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Now for a couple of fun topics. At least, I found them to be fun when I was a kid.

Ever hear of Austrian subtraction? Salesclerks used to use it to make change. Suppose that an item costs $1.17 and the customer hands you a dollar and a quarter. What you do is say, “One seventeen,” and give them three pennies and say “One twenty.” Then you give them a nickel and say, “One twenty-five.” (Or “One and a quarter.”) You subtract by adding. Pretty neat, eh?

How about Russian multiplication? All you have to know is how to multiply and divide by 2. And add, of course. Here is how to multiply 6×4.

6×4 = 12×2 = 24×1 = 24

Just multiply one number by 2 and divide the other by 2, until you get to 1. Well, that works fine if you are multiplying by a power of 2. Let’s switch the numbers.

4×6 = 8×3

Now what?

8×3 = 16 x1 + 8 = 16 + 8 = 16 – 2 + 10 = 24

How about this?

5×7 = 10×3 + 5 = 20×1 + 10 + 5 = 35

Got it? I thought so.

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Isn’t that more fun than memorizing multiplication tables? 🙂

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Both are needed,. Memorizing multiplication tables can be a blast in a high-energy classroom: http://www.autofixinfo.com/EFKzOHoWDoE0FE/multiplication-song:-12-times-tables.html

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Many of our “top” math students are there because they memorize steps well. My most unhappy campers are the ones that tried their best but got the steps and rules majorly confused. Many of my unhappy campers are freaking-ready to buy motor homes when they start making sense of the concepts and connecting them. The hardest part is changing their mindset from remembering “what to do – where to put” into reasoning about equality. Few (if any) of my HS freshmen this year would be able to wrap their minds around Euclid. Instead they would try to memorize the steps. But I did get a lot of them to show that when they reduce (15x^6y)/(21xy) using prime factors: [(3)(5)xxxxxxy)][(3)(7)xy] where x/x = 1, etc. they are “cancelling” the GCF and the resulting numerator is relatively prime with the denominator. That is an important connection I haven’t seen in Algebra 1 textbooks. I am optimistic that with 5 years’ prior learning from well-implemented CCSS, Euclid would be within cognitive reach.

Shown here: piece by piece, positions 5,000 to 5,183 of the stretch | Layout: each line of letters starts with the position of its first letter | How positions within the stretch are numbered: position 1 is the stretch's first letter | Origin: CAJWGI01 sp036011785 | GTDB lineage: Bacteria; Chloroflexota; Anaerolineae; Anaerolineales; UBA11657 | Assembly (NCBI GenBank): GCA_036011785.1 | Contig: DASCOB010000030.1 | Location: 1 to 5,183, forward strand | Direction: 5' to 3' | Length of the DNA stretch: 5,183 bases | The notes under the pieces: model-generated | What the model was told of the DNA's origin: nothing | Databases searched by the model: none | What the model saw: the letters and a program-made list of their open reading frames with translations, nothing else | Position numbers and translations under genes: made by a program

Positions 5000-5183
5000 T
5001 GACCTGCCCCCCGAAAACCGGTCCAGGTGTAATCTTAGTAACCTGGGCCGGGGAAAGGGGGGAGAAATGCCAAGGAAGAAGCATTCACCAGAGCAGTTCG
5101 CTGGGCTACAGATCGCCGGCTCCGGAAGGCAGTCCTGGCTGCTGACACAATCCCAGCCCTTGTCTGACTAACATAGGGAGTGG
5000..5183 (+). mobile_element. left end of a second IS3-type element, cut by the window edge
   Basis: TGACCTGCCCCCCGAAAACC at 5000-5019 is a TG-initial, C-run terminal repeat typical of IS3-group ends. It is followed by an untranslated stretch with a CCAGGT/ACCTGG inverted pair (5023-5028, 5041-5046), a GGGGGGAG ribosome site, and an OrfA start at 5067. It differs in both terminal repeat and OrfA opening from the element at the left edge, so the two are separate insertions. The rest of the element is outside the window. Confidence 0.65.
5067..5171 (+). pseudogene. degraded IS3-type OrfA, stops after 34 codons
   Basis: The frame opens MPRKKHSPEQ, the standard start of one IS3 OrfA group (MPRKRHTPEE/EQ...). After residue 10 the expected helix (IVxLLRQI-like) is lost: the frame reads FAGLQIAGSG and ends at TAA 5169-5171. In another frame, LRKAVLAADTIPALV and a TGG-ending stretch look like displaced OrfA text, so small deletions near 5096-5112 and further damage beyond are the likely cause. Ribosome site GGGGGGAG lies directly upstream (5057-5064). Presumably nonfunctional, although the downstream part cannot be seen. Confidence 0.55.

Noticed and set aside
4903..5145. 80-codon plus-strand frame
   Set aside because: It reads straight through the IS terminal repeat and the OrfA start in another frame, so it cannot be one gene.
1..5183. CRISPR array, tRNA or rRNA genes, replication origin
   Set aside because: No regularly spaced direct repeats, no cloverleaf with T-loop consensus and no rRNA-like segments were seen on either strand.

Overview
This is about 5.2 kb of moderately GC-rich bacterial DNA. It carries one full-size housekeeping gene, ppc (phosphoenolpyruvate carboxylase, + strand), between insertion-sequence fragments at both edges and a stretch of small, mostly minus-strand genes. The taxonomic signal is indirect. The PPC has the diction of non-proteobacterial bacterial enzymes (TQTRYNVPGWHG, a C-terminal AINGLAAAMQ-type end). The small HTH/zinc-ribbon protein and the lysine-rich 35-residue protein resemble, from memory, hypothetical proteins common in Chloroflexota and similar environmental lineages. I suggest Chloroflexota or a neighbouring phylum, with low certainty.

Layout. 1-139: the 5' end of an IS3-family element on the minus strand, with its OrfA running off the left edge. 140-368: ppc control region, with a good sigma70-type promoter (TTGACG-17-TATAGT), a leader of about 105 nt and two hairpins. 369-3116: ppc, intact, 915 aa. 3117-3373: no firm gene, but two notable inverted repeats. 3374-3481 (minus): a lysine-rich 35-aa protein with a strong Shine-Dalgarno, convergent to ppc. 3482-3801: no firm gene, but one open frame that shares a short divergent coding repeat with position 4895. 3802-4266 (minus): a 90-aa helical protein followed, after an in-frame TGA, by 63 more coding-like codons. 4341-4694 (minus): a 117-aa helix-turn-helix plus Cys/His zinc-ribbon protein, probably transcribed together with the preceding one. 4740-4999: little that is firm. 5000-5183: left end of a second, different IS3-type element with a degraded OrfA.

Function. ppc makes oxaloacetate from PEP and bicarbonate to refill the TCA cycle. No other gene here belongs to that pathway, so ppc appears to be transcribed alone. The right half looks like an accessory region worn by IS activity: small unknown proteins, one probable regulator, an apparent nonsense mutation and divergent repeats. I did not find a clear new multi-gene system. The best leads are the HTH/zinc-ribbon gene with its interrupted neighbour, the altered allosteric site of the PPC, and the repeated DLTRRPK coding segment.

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Here’s hoping that things click for your unhappy campers. 🙂

Fortunately, they have a basis for understanding equality from gaining an understanding of the conservation of some physical quantities at around age 8 or so.

More power to you, lanewalker! 🙂

Yes, previous learning is very important.

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Clarification. My unhappiest campers generally have huge “buy-in” when they start seeing all the connections. What is surprising is how fast the turn-around can take place.

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Right. The light dawns. 🙂